Forum Archives

Return to Forum List

Creative Parenting Ideas?

You are not logged in. Login here or register.

Weatherly posted 2/18/2014 13:15 PM

A comment by hexed on another thread got me thinking about this. She said that sometimes she uses "too much of a good thing". Fine, you want to play that game instead of do what you need to? Then that is ALL you will do.

My sons wouldn't practice their piano, because they "forgot". So, I bought small padlocks. Told them if they missed more than 2 days in a row, I would unplug the xbox, put a padlock through the hole on the plug, and send the key with their step dad to work, so they couldn't nag me about playing all week. I should mention here, they asked for piano lessons. I haven't made them take them. And taking away the lessons isn't really an option, because X's mom is a piano teacher, she'll still give them. So, it's been a month now. Not once have they forgotten to practice.

So let's hear it, what parenting tips have worked for you, that you are unlikely to find in a book?

GabyBaby posted 2/18/2014 13:20 PM

I got tired of picking up after my husband and kids (then teens, now young adults).
My (now longstanding) rule is when I do my tidying up, if there's anything out of place (papers, games, etc on the table or floor), it gets thrown out. It only took once or twice of someone having to dig their items out of the dirty trash can before it stopped occurring.

Another one:
I do most of the cooking in my household, so I do very little dishwashing. The exception to that is while I cook, I clean up after myself as I go. With that in mind the only real dishes are the cups, plates etc that are used during meals.
My rule for cooking: I refuse to cook in a dirty kitchen. So, if the sink is full of dirty stuff when it is time for me to make dinner, you must not be hungry!
The kitchen is usually clean by the time I get home from work.

[This message edited by GabyBaby at 1:26 PM, February 18th (Tuesday)]

GabyBaby posted 2/18/2014 13:24 PM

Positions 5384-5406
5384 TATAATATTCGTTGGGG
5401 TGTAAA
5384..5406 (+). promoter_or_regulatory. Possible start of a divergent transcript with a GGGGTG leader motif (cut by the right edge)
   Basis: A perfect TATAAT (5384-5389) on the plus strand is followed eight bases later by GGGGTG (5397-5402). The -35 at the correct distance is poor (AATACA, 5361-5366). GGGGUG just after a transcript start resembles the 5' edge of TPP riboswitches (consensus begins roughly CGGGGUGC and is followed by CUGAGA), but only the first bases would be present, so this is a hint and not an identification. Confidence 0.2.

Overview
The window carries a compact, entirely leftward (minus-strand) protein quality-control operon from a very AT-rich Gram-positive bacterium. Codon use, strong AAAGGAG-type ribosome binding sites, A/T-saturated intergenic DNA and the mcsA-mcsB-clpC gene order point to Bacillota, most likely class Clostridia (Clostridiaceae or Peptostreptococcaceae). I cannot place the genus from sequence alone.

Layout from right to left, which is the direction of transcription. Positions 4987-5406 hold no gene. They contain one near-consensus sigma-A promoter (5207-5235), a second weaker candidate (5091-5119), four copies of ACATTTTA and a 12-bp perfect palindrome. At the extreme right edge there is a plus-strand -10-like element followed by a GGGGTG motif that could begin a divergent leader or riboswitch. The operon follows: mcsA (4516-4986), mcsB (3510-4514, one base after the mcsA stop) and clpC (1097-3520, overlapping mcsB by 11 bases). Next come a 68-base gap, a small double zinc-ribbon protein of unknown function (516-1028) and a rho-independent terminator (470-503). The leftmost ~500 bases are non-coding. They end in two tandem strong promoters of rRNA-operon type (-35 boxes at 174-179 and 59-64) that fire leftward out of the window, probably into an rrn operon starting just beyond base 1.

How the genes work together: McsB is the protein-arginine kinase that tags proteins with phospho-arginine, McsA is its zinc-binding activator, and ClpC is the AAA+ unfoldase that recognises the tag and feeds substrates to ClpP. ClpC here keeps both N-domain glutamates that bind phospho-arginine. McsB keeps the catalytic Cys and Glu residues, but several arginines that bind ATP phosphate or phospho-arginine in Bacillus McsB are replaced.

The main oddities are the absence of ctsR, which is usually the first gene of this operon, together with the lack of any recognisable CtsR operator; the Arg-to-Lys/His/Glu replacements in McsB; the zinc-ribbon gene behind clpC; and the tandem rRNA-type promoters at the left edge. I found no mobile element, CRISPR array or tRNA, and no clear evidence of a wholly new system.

Also...I don't make threats- I make promises.
So if I tell my teen to clean his room or his favorite XBox game is going on eBay, he knows I'm dead serious.

[This message edited by GabyBaby at 1:27 PM, February 18th (Tuesday)]

Dreamboat posted 2/18/2014 16:54 PM

The best advise is to know your child's currency and follow thru with consequences.

For my DD16 it is me making her food, even something as simple as a cup of tea. She knows how to make it and can make it herself, but she gets some sort of joy when I make it for her. She will wait an hour for something just so *I* make it for her. Very strange, but I use it to my advantage. If she starts getting sassy, I tell her to check her attitude or I will not cook for her the next day. She gets right back into line. Oh, and if she complains about a meal I make, no cooking for a week!

hexed posted 2/18/2014 17:04 PM

I'm full of them today....

when my DS18 was about 4 he was a champion tantrum thrower. they would go on for hours. it was AWFUL. one of these tantrums involved throwing toys at the bedroom door. I calmly told him not to do that and if he did it again those toys would be taken away. He went full boar on throwing toys at the door. I waited about 10 minutes; took a laundry basket in and put all those toys in it. Then I packed him and the toys into the car and made him walk into the goodwill store with me and donate them. He has NEVER forgotten that.

He was mostly an easy kid to deal with but he always knew that I meant business.

metamorphisis posted 2/18/2014 17:04 PM

I finally gave in at some point to natural consequences. Let me explain. I nagged and nagged about homework and it was such a battle with dd. Her teacher told me "Just don't" when she was in 7th grade. So I didn't. Even though it almost physically hurt to not organize her stuff for her. There were several uncomfortable months of her forgetting everything, and getting some bad marks, and then voila.. SHE got sick of it and finally took things seriously. My best lesson for an older child is in some cases, you have to let them fall on their butt a bit.

tesla posted 2/18/2014 17:34 PM

My parents, evil people that they are, did this to me: